Breaking Down Silos to Build a Better Marketing Team

Posted on by Chief Marketer Staff

By Craig Conard

builderHow do you build a strong marketing team? The key to developing better individual marketers is to expose them to various sub-disciplines that strengthen their overall knowledge and create an understanding of the process dynamics. In essence, cross-training provides a 360-degree view of the marketing world.

Successful marketing departments are comprised of staff members with cross-discipline backgrounds.  It’s important, especially in a start-up, for people to wear several hats. For example, you might find a copywriter-turned-account manager, an account manager-turned-database marketing expert, or a customer service manager-turned-marketing operations manager. More clients than you might think expect this cross-discipline expertise when working with an agency.

In fact, it is impossible to build a strong marketing organization or department without some cross discipline training. Excellent marketing efforts aren’t developed by people working in silos of expertise. A department of superstars who work together as a team communicate well and recognize the strengths, limitations, and needs of their teammates. So it is with marketing. The best results are going to come from a team that is synchronized and connected. And this applies to organizations of any size, corporate or agency.

Looking from the outside in, I have witnessed many marketing organizations that experience internal us-against-them mentalities. Writers become pitted against marketing managers, or designers are at odds with interactive programmers. It may be PR people versus program managers. Throw in technical writers conflicting with product managers, and you have potential for major dysfunction. And if we think clients don’t pick up on these tensions, we are kidding ourselves.

For the most part, all of these people want to do a good job. They are guided by what they feel is right, and are willing to fight for it. And most of the time, their struggle takes place without insight into the challenges, limitations and landscape in which their counterparts are working.

To be good marketers, people must be able to walk a mile in their coworkers’ shoes. This means developing empathy for customers’ and prospects’ situations, as well as empathy for the members of their own team.

In that spirit, try putting young creative talent in client service roles as an entry point to your company.  Living the life of account services is a reality check for the true business that marketers are in…the business of solving client proble

When these new team members transition to their jobs as copywriters or designers, they have a better understanding of project direction and client criteria. They’ll ask probing questions to understand the underpinnings of the directions they are receiving. In the process, the marketing organization is building stronger relationships between account services and creative services.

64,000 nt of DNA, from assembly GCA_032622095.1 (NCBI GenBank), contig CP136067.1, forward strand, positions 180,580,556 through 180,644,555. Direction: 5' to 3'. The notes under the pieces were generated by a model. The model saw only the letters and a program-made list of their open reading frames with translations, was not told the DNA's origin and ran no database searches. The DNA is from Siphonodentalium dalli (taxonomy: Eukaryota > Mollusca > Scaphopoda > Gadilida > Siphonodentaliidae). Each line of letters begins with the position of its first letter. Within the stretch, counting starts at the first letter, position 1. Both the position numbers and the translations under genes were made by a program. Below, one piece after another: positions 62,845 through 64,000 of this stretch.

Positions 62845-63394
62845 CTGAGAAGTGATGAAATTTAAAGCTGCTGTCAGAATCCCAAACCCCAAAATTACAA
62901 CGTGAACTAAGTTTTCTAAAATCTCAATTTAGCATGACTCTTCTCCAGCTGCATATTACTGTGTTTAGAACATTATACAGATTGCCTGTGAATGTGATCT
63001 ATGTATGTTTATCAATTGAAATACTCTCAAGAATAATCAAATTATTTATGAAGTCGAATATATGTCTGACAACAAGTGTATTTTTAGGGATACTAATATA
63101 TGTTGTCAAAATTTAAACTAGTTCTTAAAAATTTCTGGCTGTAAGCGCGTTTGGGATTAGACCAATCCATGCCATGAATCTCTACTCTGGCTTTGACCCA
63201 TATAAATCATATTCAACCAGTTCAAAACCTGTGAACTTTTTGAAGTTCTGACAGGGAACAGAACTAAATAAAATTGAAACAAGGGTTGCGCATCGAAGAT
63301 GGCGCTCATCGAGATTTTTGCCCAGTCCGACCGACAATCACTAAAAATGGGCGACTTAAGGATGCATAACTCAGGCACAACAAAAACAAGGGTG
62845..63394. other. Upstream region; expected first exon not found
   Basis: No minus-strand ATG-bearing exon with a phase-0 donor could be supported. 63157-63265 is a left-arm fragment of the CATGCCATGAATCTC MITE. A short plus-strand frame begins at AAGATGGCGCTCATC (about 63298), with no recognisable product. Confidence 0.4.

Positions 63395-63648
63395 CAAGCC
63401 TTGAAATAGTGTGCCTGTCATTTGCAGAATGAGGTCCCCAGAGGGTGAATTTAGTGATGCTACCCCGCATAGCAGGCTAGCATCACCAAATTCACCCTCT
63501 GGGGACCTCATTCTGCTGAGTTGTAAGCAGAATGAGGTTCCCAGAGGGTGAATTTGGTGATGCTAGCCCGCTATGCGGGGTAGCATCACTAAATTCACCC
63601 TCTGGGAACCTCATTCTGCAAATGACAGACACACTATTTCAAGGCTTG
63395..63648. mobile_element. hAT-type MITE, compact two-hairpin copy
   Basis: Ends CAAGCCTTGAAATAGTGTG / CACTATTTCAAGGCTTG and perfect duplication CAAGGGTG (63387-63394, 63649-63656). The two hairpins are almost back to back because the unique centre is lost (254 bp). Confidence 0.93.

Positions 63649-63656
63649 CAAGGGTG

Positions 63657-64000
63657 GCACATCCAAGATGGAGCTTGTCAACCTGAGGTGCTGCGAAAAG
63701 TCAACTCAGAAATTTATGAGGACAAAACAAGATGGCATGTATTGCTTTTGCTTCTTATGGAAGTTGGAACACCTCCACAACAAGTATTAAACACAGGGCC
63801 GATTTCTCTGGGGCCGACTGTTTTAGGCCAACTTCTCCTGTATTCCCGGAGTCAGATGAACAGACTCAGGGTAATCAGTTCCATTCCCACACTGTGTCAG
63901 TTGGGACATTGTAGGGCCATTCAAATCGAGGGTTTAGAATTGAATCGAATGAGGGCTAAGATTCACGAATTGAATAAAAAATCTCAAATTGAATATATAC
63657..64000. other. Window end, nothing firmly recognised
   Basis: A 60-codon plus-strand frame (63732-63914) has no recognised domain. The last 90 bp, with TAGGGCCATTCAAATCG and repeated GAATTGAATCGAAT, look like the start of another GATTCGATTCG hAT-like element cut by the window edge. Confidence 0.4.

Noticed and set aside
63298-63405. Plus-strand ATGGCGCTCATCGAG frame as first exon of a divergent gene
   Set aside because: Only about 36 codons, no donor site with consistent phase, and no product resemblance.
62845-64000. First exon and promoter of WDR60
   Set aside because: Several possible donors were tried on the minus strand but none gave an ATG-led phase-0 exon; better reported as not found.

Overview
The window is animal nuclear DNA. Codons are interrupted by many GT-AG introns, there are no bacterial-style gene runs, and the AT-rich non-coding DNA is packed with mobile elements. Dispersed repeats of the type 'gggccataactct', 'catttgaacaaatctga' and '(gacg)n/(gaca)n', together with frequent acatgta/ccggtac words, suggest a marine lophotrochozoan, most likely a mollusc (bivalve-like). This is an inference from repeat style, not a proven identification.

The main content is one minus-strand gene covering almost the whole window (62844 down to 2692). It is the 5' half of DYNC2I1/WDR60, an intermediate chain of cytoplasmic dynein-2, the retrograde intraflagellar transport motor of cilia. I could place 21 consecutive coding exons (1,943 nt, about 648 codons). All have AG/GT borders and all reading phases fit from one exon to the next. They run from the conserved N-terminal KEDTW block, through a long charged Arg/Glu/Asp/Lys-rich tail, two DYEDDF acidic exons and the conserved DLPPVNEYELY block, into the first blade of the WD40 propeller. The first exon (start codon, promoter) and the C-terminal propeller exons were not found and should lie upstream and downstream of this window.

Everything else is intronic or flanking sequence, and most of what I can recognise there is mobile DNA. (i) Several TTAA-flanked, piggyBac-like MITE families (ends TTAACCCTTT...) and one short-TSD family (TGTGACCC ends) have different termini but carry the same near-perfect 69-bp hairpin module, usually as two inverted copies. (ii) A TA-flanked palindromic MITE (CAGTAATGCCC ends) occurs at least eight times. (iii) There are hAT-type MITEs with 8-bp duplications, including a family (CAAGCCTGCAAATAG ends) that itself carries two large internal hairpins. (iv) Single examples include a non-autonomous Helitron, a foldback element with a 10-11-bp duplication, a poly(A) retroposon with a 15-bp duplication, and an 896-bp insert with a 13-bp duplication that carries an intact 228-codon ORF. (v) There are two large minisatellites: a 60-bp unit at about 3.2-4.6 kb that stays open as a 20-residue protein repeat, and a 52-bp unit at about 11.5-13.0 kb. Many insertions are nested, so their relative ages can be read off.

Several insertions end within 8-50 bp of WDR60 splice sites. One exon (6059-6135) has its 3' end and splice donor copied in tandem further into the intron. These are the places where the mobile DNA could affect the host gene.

When building their team, marketing directors must foster this dynamic by partnering account people with creative team members to develop or refine processes—without oversight or involvement of upper management. The teams will examine what’s working or not working, identify needs such as time and input requirements, and discuss what each role must have to succeed. They not only work to understand each other’s functions more thoroughly, but they also take ownership of the process, creating a better work environment. This environment of role awareness leads to better collaboration of the teams and a better end product for clients. Rather than feeling guided to a particular outcome, the team is allowed to thoroughly work through the process issue.

And it doesn’t stop there. Other areas of the business also benefit from cross-training. Account people who understand web design, HTML, and database marketing are much more valuable in helping clients navigate through complex technical aspects of projects. The more they know, the more proactive they can be in problem-solving or setting strategy. This reduces the time spent going back to the programmers or technical team to get simple client questions answered. It also builds the clients’ confidence in the account person servicing their program or project.

More and more, there’s a trend of a natural confluence of the disciplines of web design and programming. Web design has transcended from pretty graphics and easy navigation to a world of data management, portability across mobile devices, and integration of applications to enhance functionality. True, the new web team could be programmer-heavy, but it’s incumbent upon both designer and programmer to understand the possibilities as well as the limiting factors of the other’s discipline.

Building a world-class marketing organization starts with talented people, but culminates in cross-training to understand the goals, journey and end game—with vision that extends well beyond their own laptop.

Craig Conard is president of Sudden Impact Marketing.

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